1961: The Thing is Already the Heart and Soul of the Marvel Universe

There’s a weird balance I have to strike when writing The Marvel Years of staying in the “moment” of the era vs. bringing in my pre-existing knowledge of Marvel’s entire history. I already loved these characters going in, but what I hadn’t considered was when I would fall in love with these characters again in the context of the chronological timeline.

I wouldn’t have guessed it would be so soon, but it’s already happened. In 1961. In Marvel’s second ever issue of continuity. In Fantastic Four #2, I’ve found love in Benjamin Grimm, The Thing.

In his first appearance just a few months prior, Ben Grimm made his debut as the pilot of Reed Richards’ daring space venture. He hadn’t left much of an emotional impact in that initial appearance; first playing wet blanket to Reed’s dreams, then as an ill-tempered monster who resulted from that fateful trip.

1931.png

The ill-temper was warranted, given that his life had been forever changed that day, cursed to live out the rest of his days as a monster. But, that emotional arc wasn’t really sold in the first issue. We were left to assume as much, but it wasn’t made a priority of the story at hand. As such, it became an afterthought to the formation of the team and the subsequent battle with the Mole Man.

In Fantastic Four #2 the weight of his transformation is finally felt. In this story, the Fantastic Four are framed for a series of crimes and forced to hide out away from civilization as wanted criminals. Cabin fever quickly sets in, and The Thing starts yet another fight with Reed Richards.

In that fight, all of Ben’s inner torment spills out. He blames Reed for the transformation that made him into a thing, and what’s worse – the other three all went through a similar transformation, but they can all revert to human beings at will. It’s easy for them to remain calm when they all have the benefit of both superpowers AND a human appearance. Ben’s always going to be viewed as a monster, and their current predicament of being wanted criminals further drives that point home for Ben.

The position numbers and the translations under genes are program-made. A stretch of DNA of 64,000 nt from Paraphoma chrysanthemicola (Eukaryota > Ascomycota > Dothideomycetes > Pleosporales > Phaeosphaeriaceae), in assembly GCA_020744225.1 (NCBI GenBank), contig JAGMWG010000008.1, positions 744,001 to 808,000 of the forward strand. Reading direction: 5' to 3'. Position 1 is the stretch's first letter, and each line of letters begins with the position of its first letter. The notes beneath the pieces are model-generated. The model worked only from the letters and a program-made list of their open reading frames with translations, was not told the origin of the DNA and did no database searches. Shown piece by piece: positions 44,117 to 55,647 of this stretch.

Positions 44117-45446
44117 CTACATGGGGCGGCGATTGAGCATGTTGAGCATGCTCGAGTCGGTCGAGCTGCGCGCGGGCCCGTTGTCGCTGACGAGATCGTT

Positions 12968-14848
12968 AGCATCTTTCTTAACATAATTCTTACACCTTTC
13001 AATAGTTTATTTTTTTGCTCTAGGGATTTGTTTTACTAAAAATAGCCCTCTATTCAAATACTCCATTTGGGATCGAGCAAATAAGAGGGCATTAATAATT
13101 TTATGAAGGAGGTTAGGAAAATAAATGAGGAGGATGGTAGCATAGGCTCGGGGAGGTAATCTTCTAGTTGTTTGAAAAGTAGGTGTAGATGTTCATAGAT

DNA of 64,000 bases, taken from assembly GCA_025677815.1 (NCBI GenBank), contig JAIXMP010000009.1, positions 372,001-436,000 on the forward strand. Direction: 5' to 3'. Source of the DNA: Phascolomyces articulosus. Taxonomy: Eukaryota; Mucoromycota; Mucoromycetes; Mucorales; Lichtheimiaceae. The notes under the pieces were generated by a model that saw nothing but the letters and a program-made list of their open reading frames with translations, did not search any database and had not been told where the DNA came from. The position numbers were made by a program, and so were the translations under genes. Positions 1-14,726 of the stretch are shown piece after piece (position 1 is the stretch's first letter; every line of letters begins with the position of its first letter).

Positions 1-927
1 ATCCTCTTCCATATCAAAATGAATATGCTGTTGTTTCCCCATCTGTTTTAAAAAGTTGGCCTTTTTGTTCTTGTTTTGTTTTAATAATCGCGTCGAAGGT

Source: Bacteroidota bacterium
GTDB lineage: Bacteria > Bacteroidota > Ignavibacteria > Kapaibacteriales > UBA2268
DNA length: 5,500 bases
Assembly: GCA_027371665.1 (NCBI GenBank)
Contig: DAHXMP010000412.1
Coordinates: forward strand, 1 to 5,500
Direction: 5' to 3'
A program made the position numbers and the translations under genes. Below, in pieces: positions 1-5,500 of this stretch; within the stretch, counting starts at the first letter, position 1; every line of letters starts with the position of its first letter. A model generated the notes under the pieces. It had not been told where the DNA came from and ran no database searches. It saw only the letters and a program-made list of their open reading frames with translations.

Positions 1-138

What’s even more tragic is the way that Sue and Johnny respond to this. Instead of feeling for him, or even pitying him, they’re terrified of their old friend. They’re already thinking about how to “take him out”, if necessary.

This B-plot reaches its conclusion towards the end of the book. The FF have gone into space to deal with the alien Skrull menace and clear their names. On their way back down to Earth, their ship is bathed in the same cosmic rays that caused their initial transformation into super beings.

The Thing feels himself transforming again, and can’t bear to face the results this time. We cut forward to Earth, where The Thing learns in dramatic fashion that he has indeed changed – but back into his human form of Ben Grim!

The exuberant thrill and relief that Jack Kirby draws into Ben’s expression, are only matched a few panels later by the utter dejection The Thing expresses when he finds out that the reversion was temporary. Or, as The Thing puts it, “It was just a joke!! Yeah – a real funny joke!”.

Ben will let his anger get the better of him from time to time, but unlike the Hulk, the secret isn’t that he’s always angry. The secret is that he’s sad. Much like Spider-Man jokes to hide his nervousness, The Thing’s humor is used to mask his dejection.

Instead of using this setback to fuel a hatred for humanity, or as an excuse to take what he wants, or simply as a sign to give up – Ben keeps on doing what he has the power to do, which is being a hero. Shortly after experiencing the universe’s cruelest joke, The Thing bottles his emotions long enough to take care of the remaining Skrull invaders who still pose a threat to Earth.

The Thing is the first perfect synthesis of Kirby's grand ideas and Stan Lee's humanizing touch in the early years of the Marvel Universe, and this issue is the first time they've gelled on something that's truly unique to that era of the medium. 

The Thing is the prototype of a Marvel hero, he exemplifies what makes these characters so different. He’s flawed, he’s haunted, he’s fallible. Despite the outward appearance, he’s a living, breathing human being. But most importantly, he’s a hero through it all. 

And what’s more, you just want to give the poor guy a hug.